Wild Blueberry Pudding Cake

Maine wild blueberries are tiny, usually smaller than peas. Violet and I have been eating them by the quart this summer. They are sweet, never tart, and have a gentle mellowness other berries lack. Driving through Maine at this time of year – high summer – you will find wild blueberries for sale outside everywhere. At roadside tables, farmstands, in neighbors’ front yards. You can also pick your own, if you are so intrepid. They are fleeting, a delicate delicacy, get them while you can. They are perfect for snacking and I love baking with low bush blueberries, too.

Summer is ending, not yet, but you can feel it in the wind. Baking with blueberries reminds of me of my favorite young adult novel, The Witch of Blackbird Pond, a book I reread every autumn. In it, a widowed, half-senile woman, a Quaker, who is commonly considered a witch by the Puritan population of the 17th century Connecticut colony, shares what little she has – blueberry corn cakes and warm goats milk – with two new reluctant and rebellious friends and a basket of kittens in her small, scrubbed kitchen in a cottage on the edge of town. Share this New England pudding cake with friends, young and old on a lovely August afternoon.


Maine Wild Blueberry Pudding Cake



  • 1/2 stick unsalted butter, melted, plus more for the pan
  • 1 cup buttermilk
  • 3/4 cup granulated sugar
  • 3 eggs, separated
  • 1/3 cup all-purpose flour
  • Pinch of salt
  • 1 1/2 cups Maine wild blueberries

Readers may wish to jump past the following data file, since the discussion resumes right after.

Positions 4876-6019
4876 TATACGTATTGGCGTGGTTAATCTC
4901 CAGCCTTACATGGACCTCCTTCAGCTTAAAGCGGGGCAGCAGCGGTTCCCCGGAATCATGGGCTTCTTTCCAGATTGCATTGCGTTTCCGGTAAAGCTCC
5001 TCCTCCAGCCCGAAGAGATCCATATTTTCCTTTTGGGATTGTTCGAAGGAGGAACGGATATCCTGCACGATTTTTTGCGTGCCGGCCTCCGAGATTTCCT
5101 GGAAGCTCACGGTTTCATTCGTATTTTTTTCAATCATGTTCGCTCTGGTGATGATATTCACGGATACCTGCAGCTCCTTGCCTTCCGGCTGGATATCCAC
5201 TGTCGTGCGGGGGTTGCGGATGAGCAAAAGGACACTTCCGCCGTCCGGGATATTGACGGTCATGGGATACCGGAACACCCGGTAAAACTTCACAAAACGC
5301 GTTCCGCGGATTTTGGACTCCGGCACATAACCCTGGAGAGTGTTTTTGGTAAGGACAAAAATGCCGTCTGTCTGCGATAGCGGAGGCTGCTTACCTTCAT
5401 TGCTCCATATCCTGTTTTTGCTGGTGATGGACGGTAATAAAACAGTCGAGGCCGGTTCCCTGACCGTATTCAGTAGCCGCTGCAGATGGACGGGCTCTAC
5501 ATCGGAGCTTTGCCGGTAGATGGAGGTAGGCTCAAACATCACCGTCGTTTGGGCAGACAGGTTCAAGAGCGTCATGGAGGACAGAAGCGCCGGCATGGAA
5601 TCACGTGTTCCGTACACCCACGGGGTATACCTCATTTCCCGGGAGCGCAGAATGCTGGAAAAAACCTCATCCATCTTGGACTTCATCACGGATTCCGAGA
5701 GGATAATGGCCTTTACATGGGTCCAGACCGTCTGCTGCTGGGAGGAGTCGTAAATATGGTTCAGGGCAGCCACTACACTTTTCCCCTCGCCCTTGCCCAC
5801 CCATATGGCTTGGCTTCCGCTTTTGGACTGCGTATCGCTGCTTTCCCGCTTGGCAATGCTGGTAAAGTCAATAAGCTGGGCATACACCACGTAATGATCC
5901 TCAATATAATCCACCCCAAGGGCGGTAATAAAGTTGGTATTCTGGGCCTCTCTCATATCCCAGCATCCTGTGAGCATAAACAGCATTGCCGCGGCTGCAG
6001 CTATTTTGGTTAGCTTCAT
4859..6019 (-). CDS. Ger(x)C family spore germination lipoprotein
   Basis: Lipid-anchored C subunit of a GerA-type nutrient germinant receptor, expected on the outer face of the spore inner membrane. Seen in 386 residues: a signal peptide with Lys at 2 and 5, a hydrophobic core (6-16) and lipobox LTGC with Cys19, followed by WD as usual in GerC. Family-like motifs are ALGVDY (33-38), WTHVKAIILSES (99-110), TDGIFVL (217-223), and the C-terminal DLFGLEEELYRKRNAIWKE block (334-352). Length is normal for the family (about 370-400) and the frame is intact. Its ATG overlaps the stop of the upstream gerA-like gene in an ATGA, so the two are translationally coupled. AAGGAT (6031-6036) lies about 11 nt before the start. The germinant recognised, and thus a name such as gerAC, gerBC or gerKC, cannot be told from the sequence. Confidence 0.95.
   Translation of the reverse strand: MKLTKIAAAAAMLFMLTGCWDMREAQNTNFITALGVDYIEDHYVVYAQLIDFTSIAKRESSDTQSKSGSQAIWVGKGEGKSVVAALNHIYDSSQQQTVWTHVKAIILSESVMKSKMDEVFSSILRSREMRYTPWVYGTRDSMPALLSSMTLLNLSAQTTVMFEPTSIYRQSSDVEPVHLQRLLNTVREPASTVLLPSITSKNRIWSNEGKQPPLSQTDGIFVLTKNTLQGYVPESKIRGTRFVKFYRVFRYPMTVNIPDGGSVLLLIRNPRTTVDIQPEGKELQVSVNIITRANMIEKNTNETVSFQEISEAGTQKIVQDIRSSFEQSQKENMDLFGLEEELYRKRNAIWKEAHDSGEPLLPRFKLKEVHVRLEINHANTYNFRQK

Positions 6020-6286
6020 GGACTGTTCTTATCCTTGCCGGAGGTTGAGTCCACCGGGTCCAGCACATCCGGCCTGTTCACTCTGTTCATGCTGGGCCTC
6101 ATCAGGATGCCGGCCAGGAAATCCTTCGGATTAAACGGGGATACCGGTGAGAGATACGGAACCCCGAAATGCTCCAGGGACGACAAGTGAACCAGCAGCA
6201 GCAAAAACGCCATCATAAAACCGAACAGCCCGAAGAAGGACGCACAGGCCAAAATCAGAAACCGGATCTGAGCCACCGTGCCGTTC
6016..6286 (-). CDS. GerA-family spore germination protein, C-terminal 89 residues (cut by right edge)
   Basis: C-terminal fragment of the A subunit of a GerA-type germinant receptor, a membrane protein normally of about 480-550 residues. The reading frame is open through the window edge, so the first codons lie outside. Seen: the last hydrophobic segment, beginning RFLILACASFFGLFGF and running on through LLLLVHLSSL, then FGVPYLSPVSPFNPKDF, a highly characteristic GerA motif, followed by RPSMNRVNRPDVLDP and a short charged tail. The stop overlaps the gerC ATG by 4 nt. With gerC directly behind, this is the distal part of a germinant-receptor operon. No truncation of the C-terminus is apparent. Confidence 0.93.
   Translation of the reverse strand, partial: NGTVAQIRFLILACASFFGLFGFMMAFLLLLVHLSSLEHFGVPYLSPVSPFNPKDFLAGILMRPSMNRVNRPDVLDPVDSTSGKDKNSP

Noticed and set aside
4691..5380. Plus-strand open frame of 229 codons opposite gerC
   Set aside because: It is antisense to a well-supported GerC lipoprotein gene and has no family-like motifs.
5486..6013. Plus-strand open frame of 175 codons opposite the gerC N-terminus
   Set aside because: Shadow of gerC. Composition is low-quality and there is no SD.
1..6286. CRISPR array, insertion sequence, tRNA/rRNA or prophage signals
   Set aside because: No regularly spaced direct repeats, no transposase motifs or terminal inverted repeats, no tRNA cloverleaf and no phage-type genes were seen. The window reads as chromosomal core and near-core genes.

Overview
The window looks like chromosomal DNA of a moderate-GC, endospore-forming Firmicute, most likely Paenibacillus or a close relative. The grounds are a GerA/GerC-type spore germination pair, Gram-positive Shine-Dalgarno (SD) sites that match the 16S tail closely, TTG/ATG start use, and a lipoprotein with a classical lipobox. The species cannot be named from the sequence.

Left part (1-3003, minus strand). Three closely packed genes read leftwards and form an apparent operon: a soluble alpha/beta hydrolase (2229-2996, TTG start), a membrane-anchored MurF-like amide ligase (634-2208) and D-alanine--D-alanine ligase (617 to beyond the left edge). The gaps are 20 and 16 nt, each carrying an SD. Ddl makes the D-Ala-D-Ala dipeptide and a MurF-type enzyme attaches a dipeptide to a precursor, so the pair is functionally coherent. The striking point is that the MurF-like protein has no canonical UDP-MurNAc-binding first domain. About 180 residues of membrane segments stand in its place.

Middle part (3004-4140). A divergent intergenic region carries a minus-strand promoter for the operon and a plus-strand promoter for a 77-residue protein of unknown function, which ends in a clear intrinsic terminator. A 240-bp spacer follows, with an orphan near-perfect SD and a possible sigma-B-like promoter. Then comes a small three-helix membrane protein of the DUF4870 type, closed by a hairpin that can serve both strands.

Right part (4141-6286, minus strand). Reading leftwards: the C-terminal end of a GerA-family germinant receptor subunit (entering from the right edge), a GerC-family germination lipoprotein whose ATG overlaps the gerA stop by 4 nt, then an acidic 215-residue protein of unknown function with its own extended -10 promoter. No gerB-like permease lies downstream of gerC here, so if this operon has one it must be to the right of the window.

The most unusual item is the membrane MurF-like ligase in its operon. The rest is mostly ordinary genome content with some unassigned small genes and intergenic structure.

• 1 tablespoon grated lemon zest


  1. Preheat oven to 325 and prepare a deep pie dish by greasing with butter. In a blender or food processor, whiz up melted butter, buttermilk, 1/2 the sugar, egg yolks, flour and salt. In the bowl of a stand mixer fitted with the whisk attachment whip egg whites into soft peaks. Add the remainder of the sugar and beat to stiff peaks. Gently but thoroughly fold egg whites into batter. Fold in blueberries. Pour into prepared dish. Sit pie dish in a larger baking pan filled with water. Bake for 50 minutes, until the top is browned and the enter of the cake is a little jiggly. Cool on a baking rack, then cover and place in fridge for 2-3 hours. Keep this pudding cake refrigerated.


Adapted from a recipe by Mark Bittman.


  • Serving Size: Serves 6
Jillian Bedell

Jillian Bedell is a writer and mother living in a farmhouse in Cushing, Maine. She is very good at talking about herself in the third person. She is co-author of Eating in Maine: At Home, On the Town, and On the Road.


  1. ooh, this recipe looks really good and i have blueberries in the fridge right now!
    maine is on our wishlist for next year autumn. in the meantime, i will live it thru your website then.
    First time to your blog and i love it here. Thank you!

  2. Oh my my my, we hit the jackpot with wild blueberries in Maine this summer and we have been picking for weeks like there’s no tomorrow. I now have over 50 pints in my freezer.
    I can’t wait to make this! I’m guessing you fold the blueberries in at the very last? Any need to toss them with a bit of flour to keep them from sinking?

  3. Sorry everybody and thanks for the feedback. Yep, fold the blueberries in as the last step. I fixed the recipe. And no, they need no extra flour. thanks!

  4. Thanks for the recipe. We have bags and bags of blueberries in the freezer from Machias where my son goes to camp can’t wait to make this. We live down the street from the Witch of Blackbird Pond House should you ever wish a tour…

  5. I’ve got this in the oven right now! I’m using Trader Joe’s Frozen Wild Maine Blueberries and I mixed them in still frozen because, in a very limited sense, I am a maverick cowboy risktaker. If it comes out (and I imagine it will, it smells yummy) I’ll try and remember to post an adjusted baking time. : )

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